The following information may help to address your question:
What is Stevens-Johnson syndrome?
(SJS), also called erythema multiforme
major, is a limited form of toxic epidermal necrolysis
. This disorder affects the skin, mucous membranes and eyes.
Stevens-Johnson syndrome occurs twice as often in men as women, and most cases appear in children and young adults under 30, although it can develop in people at any age. Having a gene
called HLA-B 1502
, increases risk of having Stevens-Johnson syndrome.
It is an emergency medical condition that usually requires hospitalization. Treatment focuses on eliminating the underlying cause, controlling symptoms and minimizing complications and includes pain medication to reduce discomfort, medication to relieve itching (antihistamines), antibiotics
to control infection, when needed and medication to reduce skin inflammation (topical steroids).
Last updated: 7/8/2015
What are the signs and symptoms of Stevens-Johnson syndrome?
Often, Stevens-Johnson syndrome begins with flu-like symptoms, followed by a painful red or purplish rash that spreads and blisters, eventually causing the top layer of the skin to die and shed.
To be classified as Stevens-Johnson syndrome, the condition must involve less than 10% of the body surface area.
The condition is characterized by painful, blistery lesions on the skin and the mucous membranes (the thin, moist tissues
that line body cavities) of the mouth, throat, genital region, and eyelids. It can also cause serious eye problems, such as severe conjunctivitis
, an inflammation inside the eye; corneal blisters and erosions; and corneal holes. In some cases, the ocular complications from this condition can be disabling and lead to severe vision loss.
Last updated: 6/11/2013
What causes Stevens-Johnson syndrome?
Stevens-Johnson syndrome is usually caused by an allergic reaction to a drug or medication.
The most common medications to trigger the condition are antibiotics, followed by analgesics (pain relievers), cough and cold medications, NSAIDs, anticonvulsants, and anti-gout drugs. Infections can also cause Stevens-Johnson syndrome. Viral infections that may precede the condition include herpes (simplex or zoster), pneumonia, HIV, and hepatitis.
In some cases, the underlying cause is unknown (idiopathic).
Some people with Stevens-Johnson syndrome have a genetic predisposition
which increases their risk of developing the condition in response to triggering factors such as medications. The genetic variation
most strongly associated with Stevens-Johnson syndrome occurs in the HLA-B
This gene is part of a family of genes called the human leukocyte antigen (HLA) complex
. This complex of genes helps the immune system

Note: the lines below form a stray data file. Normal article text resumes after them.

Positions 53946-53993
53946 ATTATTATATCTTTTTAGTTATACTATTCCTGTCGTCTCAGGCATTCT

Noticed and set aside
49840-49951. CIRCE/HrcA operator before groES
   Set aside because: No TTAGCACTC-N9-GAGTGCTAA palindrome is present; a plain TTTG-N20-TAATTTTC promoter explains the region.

distinguish the body's own proteins
from proteins made by foreign invaders (such as viruses
Variations in several other HLA and non-HLA genes have also been studies as possible risk factors
for Stevens-Johnson syndrome.
However, most people with the genetic variations that increase the risk for Stevens-Johnson syndrome never develop the disease, even if they are exposed to drugs that can trigger it. It is likely that there are other factors involved in this complex process which determines whether a person ultimately develops the condition.
Last updated: 9/6/2016
What complications may be associated with Stevens-Johnson syndrome?
Possible complications of Stevens-Johnson syndrome include:
- Secondary skin infections (cellulitis) - which can lead to life-threatening complications like meningitis and sepsis
- Sepsis - which occurs when bacteria from an infection enters the bloodstream and spreads throughout the body, possibly leading to shock and organ failure
- Eye Problems - which may include extensive tissue damage and scarring which may result in blindness
- Damage to internal organs - which may involve the lungs, heart, kidney and liver
- Permanent skin damage - which may include abnormal bumps and pigmentation as well as hair loss and abnormal growth of the finger and toe nails
Last updated: 9/6/2016
How might Stevens-Johnson syndrome be treated?
Stevens-Johnson syndrome may be difficult to treat. Patients should be admitted to an intensive care or burn unit as soon as the diagnosis is suspected.
Treatment of severe symptoms may include:
- Antibiotics to control any skin infections
- Corticosteroids to control inflammation
- Intravenous immunoglobulins (IVIG) to stop the disease process
Treatment for the eye may include artificial tears, antibiotics, or corticosteroids.
Last updated: 6/12/2013
What is the prognosis for individuals with Stevens-Johnson syndrome?
Although regrowth of the skin following Stevens-Johnson syndrome (SJS) is rapid (2-3 weeks), recovery can take weeks to months, depending on the severity of symptoms. Feelings of overwhelming tiredness may persist for months. Depression may also develop. For some, chronic complications may develop within weeks to months of an acute episode and can severely affect quality of life.
Recurrence of SJS has been documented, though the actual recurrence risk is debated. Estimates of recurrence range from 3-7% for adults and 7-18% for children. Studies suggest recurrence risk is higher when SJS is associated with an infection or unknown cause. Recurrence in SJS associated with a medication reaction is believed to be rare, however can occur if the person is given the same or closely related triggering medication.
In some patients, SJS can be fatal.
Last updated: 6/6/2017
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